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The reproductive care desert

President Donald Trump and Amy Coney Barrett stand on the Blue Room Balcony after Supreme Court Justice Clarence Thomas administered the Constitutional Oath to her on the South Lawn of the White House White House in Washington, Monday, Oct. 26, 2020. Barrett was confirmed to be a Supreme Court justice by the Senate earlier in the evening. (AP Photo/Patrick Semansky)

The Trump/DeSantis ban on abortion that went into effect yesterday has bad consequences well beyond the borders of the state of Florida:

Florida has been a refuge for abortion access in the South.

Not anymore.

Florida’s six-week abortion ban went into effect Wednesday, making the procedure nearly impossible to access for many would-be patients throughout most of the southern United States. Women from Florida to Texas are cut off from obtaining abortions either entirely or beyond the very beginning stages of pregnancy — unless they have the time and means to travel across states to a place where appointments are available, an option many women will not have.

The shift away from abortion access in Florida opens a new phase in the post-Roe v. Wade world, with severe new limitations on abortion in place across a vast and unbroken stretch of the country. The new landscape further limits access to care for women and is guaranteed to strain reproductive health care services in nearby states that still allow for broad access to the procedure.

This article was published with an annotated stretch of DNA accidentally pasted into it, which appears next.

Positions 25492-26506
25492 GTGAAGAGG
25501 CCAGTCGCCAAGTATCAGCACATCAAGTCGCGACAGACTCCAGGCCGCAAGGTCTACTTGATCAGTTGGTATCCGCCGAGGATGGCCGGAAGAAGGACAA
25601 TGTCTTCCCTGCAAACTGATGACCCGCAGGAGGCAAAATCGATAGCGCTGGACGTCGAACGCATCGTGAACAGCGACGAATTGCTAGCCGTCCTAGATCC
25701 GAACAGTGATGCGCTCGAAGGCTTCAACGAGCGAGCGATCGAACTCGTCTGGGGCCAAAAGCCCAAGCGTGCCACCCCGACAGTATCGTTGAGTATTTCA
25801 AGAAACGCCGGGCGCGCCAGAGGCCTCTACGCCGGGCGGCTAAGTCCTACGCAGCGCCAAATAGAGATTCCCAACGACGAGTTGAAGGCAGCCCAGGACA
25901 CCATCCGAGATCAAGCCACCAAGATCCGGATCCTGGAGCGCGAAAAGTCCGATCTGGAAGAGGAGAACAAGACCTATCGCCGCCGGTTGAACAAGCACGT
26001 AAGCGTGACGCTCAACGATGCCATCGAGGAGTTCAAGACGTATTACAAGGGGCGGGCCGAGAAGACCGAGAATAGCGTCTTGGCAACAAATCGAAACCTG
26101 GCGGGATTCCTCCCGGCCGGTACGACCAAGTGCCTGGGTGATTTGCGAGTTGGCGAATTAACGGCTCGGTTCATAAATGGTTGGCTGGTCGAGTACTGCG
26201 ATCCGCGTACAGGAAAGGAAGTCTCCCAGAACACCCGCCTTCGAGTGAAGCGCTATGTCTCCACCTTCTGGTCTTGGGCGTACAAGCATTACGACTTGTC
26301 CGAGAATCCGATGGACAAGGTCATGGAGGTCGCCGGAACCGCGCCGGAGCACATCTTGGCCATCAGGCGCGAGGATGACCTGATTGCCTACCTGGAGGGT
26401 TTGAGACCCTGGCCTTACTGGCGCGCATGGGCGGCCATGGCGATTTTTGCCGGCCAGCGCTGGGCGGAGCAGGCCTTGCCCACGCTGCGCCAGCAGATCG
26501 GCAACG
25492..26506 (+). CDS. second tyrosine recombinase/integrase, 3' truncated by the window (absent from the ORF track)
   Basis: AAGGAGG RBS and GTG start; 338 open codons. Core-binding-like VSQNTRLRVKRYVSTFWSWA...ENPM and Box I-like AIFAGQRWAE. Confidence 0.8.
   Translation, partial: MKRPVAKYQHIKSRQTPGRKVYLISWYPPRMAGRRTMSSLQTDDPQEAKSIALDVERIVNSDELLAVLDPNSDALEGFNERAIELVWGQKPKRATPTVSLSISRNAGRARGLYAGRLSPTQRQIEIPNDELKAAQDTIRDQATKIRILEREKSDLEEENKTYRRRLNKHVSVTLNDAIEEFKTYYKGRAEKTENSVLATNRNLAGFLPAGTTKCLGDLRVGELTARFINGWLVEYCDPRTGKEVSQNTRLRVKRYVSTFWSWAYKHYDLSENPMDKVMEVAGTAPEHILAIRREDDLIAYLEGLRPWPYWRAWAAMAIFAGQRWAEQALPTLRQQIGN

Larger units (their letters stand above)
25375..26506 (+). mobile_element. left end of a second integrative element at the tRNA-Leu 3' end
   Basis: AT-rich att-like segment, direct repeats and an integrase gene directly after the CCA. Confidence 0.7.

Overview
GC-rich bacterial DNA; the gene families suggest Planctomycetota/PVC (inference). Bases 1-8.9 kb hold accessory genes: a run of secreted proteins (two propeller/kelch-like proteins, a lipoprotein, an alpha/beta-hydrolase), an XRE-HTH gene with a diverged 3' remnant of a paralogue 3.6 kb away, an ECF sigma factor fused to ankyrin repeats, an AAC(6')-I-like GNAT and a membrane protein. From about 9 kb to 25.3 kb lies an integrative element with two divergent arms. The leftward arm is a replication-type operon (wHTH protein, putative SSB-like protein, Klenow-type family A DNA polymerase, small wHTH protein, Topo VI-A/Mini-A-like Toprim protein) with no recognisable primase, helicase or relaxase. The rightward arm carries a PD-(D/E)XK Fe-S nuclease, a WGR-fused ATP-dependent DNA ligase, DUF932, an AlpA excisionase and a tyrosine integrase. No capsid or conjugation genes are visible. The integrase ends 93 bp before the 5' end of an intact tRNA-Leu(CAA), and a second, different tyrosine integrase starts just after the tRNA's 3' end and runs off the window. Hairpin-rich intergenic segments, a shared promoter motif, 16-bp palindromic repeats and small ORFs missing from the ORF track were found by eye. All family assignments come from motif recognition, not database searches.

“Our patients are screwed,” said Robin Marty, executive director of the West Alabama Women’s Center — a former abortion clinic that transitioned to providing a broad range of reproductive health services after Roe was overturned. “This is the point where it all starts to crumble.”

More than 80,000 people receive abortions in Florida annually — a number that has ticked up slightly since Roe was overturned. Since that landmark court decision, over 12,000 out-of-state patients have had an abortion in Florida, according to state data.

Now, for someone living in Miami seeking an abortion beyond the first six weeks, the closest option is traveling to North Carolina, an 11-hour drive. But if that person is more than 12 weeks pregnant, disqualifying them from care under North Carolina state law, or unable to abide by the state’s 72-hour waiting period, they must travel at least another four hours further north to Virginia.

The reproductive rights initiative in Florida is one of the most important votes of an enormously important election year.

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